Page last updated at 08:12 GMT, Saturday, 12 April 2008 09:12 UK

China defends Tibetan crackdown

Chinese President Hu Jintao (r) with Australian PM Kevin Rudd
Mr Hu spoke during a visit by Australian PM Kevin Rudd

Chinese President Hu Jintao has defended China's crackdown in Tibet and said it was entirely an internal issue about defending China's unity.

Mr Hu said last month's crackdown was a result of "conflict" with supporters of Tibet's exiled spiritual leader the Dalai Lama.

The comments follow protests against the Olympic torch relay by activists critical of China's crackdown.

The latest relay leg, in Buenos Aires, passed off without interruption.

"Our conflict with the Dalai clique is not an ethnic problem, not a religious problem, nor a human rights problem," Mr Hu was quoted as saying by the official Xinhua news agency. "It is a problem either to safeguard national unification or to split the motherland," Mr Hu told visiting Australian Prime Minister Kevin Rudd.

 Zhang Hao from China carries the Olympic flame in Buenos Aires 11 April
The torch procession was held amid tight security

It was the first time Mr Hu has commented on last month's unrest in Tibet, when Tibetan exile groups say Chinese security forces killed dozens of protesters.

Beijing says about 19 people were killed in rioting.

Mr Hu repeated China's position that it was ready to meet the Dalai Lama, but only if he met certain pre-conditions, such as desisting from trying to "split the motherland", "incite violence" and "ruin the Beijing Olympics".

The Dalai Lama has denied accusations by Chinese officials that he orchestrated last month's violent protests in Tibet and Tibetan areas of China to discredit the country before the Beijing Olympic Games in August.

Speaking on US television during a visit to Seattle, the Dalai Lama reiterated his opposition to a boycott of the Olympics, but said China's record on human rights and freedom was "poor".

He said his message to China was: "We are not against you. And I'm not seeking separation."

Minor scuffles

On Friday, Argentine athletes carried the Olympic torch through the streets of Buenos Aires amid high security after protesters in London and Paris tried to obstruct the flame's progress, grab it or even put it out.

Chinese supporters cheer the Olympic torch in Buenos Aires

Both anti-China protesters and supporters of the Beijing Games turned out, but only minor scuffles were reported and the torch was not impeded.

The only apparent attempt to derail the relay were a few water balloons thrown at the torch, easily deflected by guards.

One activist unfurled a giant banner on the torch route reading "Free Tibet".

And members of the Falun Gong spiritual movement, which is banned in China, lit their own "human rights torch" and marched along the route the flame was to take.

Police separated the few dozen pro-Tibet demonstrators from a similar-sized group of pro-China supporters, who waved the Chinese flag and sang the national anthem.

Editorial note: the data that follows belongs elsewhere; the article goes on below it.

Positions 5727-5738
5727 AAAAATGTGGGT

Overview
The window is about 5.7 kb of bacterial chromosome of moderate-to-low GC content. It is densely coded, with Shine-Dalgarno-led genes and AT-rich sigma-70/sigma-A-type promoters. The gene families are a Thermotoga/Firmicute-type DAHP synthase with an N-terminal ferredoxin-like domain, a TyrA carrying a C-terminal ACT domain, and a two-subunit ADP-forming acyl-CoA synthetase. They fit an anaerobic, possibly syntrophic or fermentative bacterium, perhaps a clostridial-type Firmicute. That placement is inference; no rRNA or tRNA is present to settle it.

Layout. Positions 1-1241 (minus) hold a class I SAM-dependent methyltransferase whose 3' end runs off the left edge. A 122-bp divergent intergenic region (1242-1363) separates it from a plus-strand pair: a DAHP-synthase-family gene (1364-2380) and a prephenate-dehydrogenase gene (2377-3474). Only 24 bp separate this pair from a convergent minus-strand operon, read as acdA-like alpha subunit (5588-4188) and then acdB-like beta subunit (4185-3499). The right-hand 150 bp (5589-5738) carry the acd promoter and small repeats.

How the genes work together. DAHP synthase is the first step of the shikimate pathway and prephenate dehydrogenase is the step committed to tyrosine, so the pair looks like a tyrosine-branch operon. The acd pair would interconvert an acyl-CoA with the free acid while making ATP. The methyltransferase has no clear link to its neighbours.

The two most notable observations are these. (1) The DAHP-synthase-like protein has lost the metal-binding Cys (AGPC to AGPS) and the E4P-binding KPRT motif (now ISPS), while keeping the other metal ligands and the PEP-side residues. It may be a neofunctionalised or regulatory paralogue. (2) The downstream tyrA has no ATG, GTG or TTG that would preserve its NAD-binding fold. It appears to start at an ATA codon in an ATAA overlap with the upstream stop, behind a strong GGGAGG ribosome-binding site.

The International Olympic Committee has been forced to consider the future of the torch relay after the protests marred the sporting celebration it had been intended to be.

The head of the IOC, Jacques Rogge, even spoke of a "crisis".

But he said neither the athletes nor the public wanted a boycott of the Olympics and said it was "sad" that the torch relay had been disrupted by protests.

"The torch does not belong to Beijing or China. It is the torch of humanity," he told the BBC.

He also praised "excellent" preparations for the Olympics and said he was "optimistic the Games will be a great success". He said the IOC had no right to tell China how to deal with sovereign issues like Tibet and human rights.

On Thursday Beijing had rebuked him for urging China to respect its "moral engagement" to improve human rights.

The BBC's Quentin Sommerville in Beijing says China had been hoping for an impressive roll call of world leaders at the opening ceremony on 8 August for "the greatest show on earth".

But UK Prime Minister Gordon Brown and German Chancellor Angela Merkel have said they will not go, French President Nicolas Sarkozy is undecided and UN Secretary General Ban Ki-moon says he may not make it.

US President George W Bush is under pressure from White House hopefuls John McCain, Hillary Clinton and Barack Obama not to attend.

After Buenos Aires, the torch's next stop is Tanzania.

Torch lit in Olympia on 24 March and taken on five-day relay around Greece to Athens
After handover ceremony, taken to Beijing on 31 March to begin a journey of 136,800 km (85,000 miles) around the world
Torch arrives in Macau on 3 May. After three-month relay all around China, it arrives in Beijing for opening ceremony on 8 August

video and audio news
Jacques Rogge on the IOC's 'ethical values'


The BBC is not responsible for the content of external internet sites

Has China's housing bubble burst?
How the world's oldest clove tree defied an empire
Why Royal Ballet principal Sergei Polunin quit


Sign in

BBC navigation

Copyright © 2018 BBC. The BBC is not responsible for the content of external sites. Read more.

This page is best viewed in an up-to-date web browser with style sheets (CSS) enabled. While you will be able to view the content of this page in your current browser, you will not be able to get the full visual experience. Please consider upgrading your browser software or enabling style sheets (CSS) if you are able to do so.

Americas Africa Europe Middle East South Asia Asia Pacific